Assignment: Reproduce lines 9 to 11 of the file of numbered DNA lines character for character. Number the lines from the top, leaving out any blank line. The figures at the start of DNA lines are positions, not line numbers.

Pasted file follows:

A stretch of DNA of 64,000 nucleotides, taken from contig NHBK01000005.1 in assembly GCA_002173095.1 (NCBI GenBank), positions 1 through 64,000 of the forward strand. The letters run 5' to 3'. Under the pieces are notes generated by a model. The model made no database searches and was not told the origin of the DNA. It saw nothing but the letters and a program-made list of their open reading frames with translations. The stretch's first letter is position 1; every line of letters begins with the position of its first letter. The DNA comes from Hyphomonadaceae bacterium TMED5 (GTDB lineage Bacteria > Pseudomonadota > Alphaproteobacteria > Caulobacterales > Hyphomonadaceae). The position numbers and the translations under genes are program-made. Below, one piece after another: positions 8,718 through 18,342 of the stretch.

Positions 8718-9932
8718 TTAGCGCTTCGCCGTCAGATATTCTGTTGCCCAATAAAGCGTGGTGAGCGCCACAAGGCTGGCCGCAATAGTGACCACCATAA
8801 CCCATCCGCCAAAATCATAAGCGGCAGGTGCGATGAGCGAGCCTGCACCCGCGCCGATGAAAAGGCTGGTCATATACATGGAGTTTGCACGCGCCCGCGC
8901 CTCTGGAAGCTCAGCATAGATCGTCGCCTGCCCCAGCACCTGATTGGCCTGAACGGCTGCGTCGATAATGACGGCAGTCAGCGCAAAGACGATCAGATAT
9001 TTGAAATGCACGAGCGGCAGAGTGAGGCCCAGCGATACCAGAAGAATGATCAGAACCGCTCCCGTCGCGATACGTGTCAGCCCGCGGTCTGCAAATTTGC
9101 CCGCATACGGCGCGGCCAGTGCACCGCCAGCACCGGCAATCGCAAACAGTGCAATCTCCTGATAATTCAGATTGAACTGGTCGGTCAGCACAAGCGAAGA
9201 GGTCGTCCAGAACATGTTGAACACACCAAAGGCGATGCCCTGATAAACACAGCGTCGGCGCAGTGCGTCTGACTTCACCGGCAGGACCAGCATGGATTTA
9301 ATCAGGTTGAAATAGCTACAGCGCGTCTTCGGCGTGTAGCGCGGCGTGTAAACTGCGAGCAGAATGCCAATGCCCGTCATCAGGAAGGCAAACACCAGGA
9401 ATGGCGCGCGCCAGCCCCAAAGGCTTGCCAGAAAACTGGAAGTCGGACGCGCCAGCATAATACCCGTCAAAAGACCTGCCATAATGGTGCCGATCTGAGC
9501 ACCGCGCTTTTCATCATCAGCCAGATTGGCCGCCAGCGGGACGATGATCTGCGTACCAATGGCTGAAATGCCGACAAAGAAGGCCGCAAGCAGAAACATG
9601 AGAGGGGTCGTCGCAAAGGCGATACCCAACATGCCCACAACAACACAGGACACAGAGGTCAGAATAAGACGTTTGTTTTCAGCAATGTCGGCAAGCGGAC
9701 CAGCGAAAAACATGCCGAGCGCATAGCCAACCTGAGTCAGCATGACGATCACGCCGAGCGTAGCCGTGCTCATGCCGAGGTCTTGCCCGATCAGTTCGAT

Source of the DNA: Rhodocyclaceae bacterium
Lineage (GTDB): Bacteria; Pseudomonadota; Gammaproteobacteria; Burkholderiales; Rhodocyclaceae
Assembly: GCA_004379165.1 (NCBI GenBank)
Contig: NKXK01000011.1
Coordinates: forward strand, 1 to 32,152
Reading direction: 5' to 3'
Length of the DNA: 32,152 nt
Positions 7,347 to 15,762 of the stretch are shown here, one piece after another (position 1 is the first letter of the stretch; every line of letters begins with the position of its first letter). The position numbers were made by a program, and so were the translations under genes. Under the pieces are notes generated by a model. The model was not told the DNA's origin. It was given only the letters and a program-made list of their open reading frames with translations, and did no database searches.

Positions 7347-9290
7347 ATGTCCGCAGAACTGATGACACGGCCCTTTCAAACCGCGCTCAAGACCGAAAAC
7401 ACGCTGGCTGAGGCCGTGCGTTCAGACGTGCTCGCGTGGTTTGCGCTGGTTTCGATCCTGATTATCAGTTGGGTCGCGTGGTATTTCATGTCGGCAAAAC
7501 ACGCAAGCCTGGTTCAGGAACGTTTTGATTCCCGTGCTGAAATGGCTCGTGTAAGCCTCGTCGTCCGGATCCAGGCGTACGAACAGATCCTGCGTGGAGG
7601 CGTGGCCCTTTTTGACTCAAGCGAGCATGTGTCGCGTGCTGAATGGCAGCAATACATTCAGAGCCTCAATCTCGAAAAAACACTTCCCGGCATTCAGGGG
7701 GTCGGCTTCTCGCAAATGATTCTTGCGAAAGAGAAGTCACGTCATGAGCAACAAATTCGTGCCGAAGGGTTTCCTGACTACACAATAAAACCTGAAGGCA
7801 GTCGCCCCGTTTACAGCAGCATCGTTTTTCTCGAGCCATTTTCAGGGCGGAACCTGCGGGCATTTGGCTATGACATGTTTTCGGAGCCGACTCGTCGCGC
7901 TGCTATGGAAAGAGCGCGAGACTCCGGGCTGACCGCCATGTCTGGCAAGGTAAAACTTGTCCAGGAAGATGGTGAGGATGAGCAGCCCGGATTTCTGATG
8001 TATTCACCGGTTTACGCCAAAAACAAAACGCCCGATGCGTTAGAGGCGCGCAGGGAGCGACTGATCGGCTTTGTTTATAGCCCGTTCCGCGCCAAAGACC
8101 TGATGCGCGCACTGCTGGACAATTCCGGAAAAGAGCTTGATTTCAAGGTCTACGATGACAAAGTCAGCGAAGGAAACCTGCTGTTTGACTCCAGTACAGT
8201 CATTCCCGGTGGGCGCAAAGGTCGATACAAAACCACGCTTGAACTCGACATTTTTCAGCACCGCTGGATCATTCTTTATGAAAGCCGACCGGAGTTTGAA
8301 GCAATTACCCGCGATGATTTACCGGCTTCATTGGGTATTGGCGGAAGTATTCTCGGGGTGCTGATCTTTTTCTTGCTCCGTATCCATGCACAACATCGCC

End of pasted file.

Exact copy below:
9301 ATCAGGTTGAAATAGCTACAGCGCGTCTTCGGCGTGTAGCGCGGCGTGTAAACTGCGAGCAGAATGCCAATGCCCGTCATCAGGAAGGCAAACACCAGGA
9401 ATGGCGCGCGCCAGCCCCAAAGGCTTGCCAGAAAACTGGAAGTCGGACGCGCCAGCATAATACCCGTCAAAAGACCTGCCATAATGGTGCCGATCTGAGC
9501 ACCGCGCTTTTCATCATCAGCCAGATTGGCCGCCAGCGGGACGATGATCTGCGTACCAATGGCTGAAATGCCGACAAAGAAGGCCGCAAGCAGAAACATG